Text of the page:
In addition to wrapping up the show with a nice little bow, the “Two and a Half Men” series finale reignited the public’s obsession with former lead Charlie Sheen’s very public 2010 meltdown. Now, co-star John Cryer is revealing his side of the story in a new tell-all book.
The series finale put Sheen’s character front and center as it focused almost entirely on whether or not the character was actually dead – as the writers had claimed in 2011 to explain Sheen’s abrupt exit. The Feb. 19 episode even ended with the real-life actor’s now signature catchphrase, “winning,” being uttered by the show’s creator Chuck Lorre. With the series being as obsessed as it ever was with Sheen, many have been thirsty for details about the actor’s departure from “Two and a Half Men.”
The Hollywood Reporter published an excerpt from Cryer’s upcoming book “So That Happened,” due out on April 7. In it, the sitcom star outlines his experience on the set of the show during his co-star’s highly publicized exit. The first touchstone for Cryer’s involvement in the saga began on Christmas of 2009. He’d been avoiding the Internet while celebrating the holiday with his family when he finally heard the news. Sheen had been arrested for spousal battery of his wife, Brooke Mueller. From there it was a downhill spiral as the 49-year-old actor began to notice his co-star slipping off the sobriety wagon.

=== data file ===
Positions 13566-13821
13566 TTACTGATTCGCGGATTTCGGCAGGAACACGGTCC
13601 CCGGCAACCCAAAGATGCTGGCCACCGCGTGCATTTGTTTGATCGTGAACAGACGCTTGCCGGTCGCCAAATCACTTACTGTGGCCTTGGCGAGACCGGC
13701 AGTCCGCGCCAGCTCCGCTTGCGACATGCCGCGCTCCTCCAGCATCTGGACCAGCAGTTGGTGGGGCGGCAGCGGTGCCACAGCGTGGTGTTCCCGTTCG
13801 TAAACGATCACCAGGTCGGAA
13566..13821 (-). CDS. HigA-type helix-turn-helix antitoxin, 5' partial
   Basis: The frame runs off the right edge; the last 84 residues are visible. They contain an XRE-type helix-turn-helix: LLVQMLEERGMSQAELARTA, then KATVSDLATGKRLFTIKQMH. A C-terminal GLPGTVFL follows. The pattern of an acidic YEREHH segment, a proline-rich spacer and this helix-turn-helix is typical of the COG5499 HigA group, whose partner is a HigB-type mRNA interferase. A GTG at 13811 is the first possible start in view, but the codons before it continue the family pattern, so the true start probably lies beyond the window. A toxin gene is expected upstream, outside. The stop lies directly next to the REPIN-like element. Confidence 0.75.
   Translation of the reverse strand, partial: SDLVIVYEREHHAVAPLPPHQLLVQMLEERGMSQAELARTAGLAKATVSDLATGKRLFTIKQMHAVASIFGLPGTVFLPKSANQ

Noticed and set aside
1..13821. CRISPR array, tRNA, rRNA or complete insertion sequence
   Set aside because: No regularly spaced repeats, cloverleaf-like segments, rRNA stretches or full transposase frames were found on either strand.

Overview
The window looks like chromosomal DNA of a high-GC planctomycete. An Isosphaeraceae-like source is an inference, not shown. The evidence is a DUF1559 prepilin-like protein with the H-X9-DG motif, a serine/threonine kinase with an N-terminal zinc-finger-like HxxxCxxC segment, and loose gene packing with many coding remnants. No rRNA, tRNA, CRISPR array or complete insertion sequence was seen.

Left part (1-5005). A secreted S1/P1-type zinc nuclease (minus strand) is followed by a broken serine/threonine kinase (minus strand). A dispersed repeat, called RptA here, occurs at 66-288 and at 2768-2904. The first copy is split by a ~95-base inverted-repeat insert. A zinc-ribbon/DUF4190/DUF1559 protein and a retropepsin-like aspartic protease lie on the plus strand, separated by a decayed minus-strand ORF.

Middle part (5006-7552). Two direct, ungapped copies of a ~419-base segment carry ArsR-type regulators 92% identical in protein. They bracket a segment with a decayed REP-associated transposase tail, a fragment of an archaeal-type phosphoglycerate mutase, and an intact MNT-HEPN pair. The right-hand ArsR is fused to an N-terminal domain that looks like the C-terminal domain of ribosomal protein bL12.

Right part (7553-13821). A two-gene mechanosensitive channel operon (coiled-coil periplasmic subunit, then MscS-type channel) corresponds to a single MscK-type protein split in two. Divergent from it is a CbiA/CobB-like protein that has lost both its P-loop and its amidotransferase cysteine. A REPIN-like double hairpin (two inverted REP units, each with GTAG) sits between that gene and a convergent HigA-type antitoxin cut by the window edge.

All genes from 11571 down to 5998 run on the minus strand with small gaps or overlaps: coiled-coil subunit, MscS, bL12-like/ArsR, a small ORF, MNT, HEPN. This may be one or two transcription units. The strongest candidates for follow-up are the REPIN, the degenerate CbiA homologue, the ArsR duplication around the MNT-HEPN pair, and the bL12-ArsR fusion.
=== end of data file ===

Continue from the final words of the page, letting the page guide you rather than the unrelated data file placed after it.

“It seemed pretty clear my friend and colleague wasn't sober anymore,” Cryer writes. “We exchanged 'Merry Xmas' texts, though mine had a question mark, to which Charlie texted back, ‘I'll take it!’”
After that, there it was a terrible back and forth as Sheen began to slip. Going into the show’s eighth season, Cryer said the writing was already on the wall.
“Gaunt, pale, sallow, even sweaty occasionally. He started talking to himself. Most of all he just looked thinner, in a not-good way,” he described. “His timing started to go off, too. He was rushing lines. Charlie just wasn't hitting the jokes the way he used to.”
In the end, Sheen skipping a meeting with Warner Bros. executives Bruce Rosenblum and Peter Roth was the final nail in his character’s coffin (so to speak). The excerpt form the book covers more details about Sheen’s time off the wagon including his disastrous “Violent Torpedo of Truth” live tour all from the perspective of his “Men” partner and friend.
You can read the full excerpt here, via THR, or wait until April 7 to also get a dose of the former “Pretty in Pink” star’s life leading up to and through the finale of “Two and a Half Men.”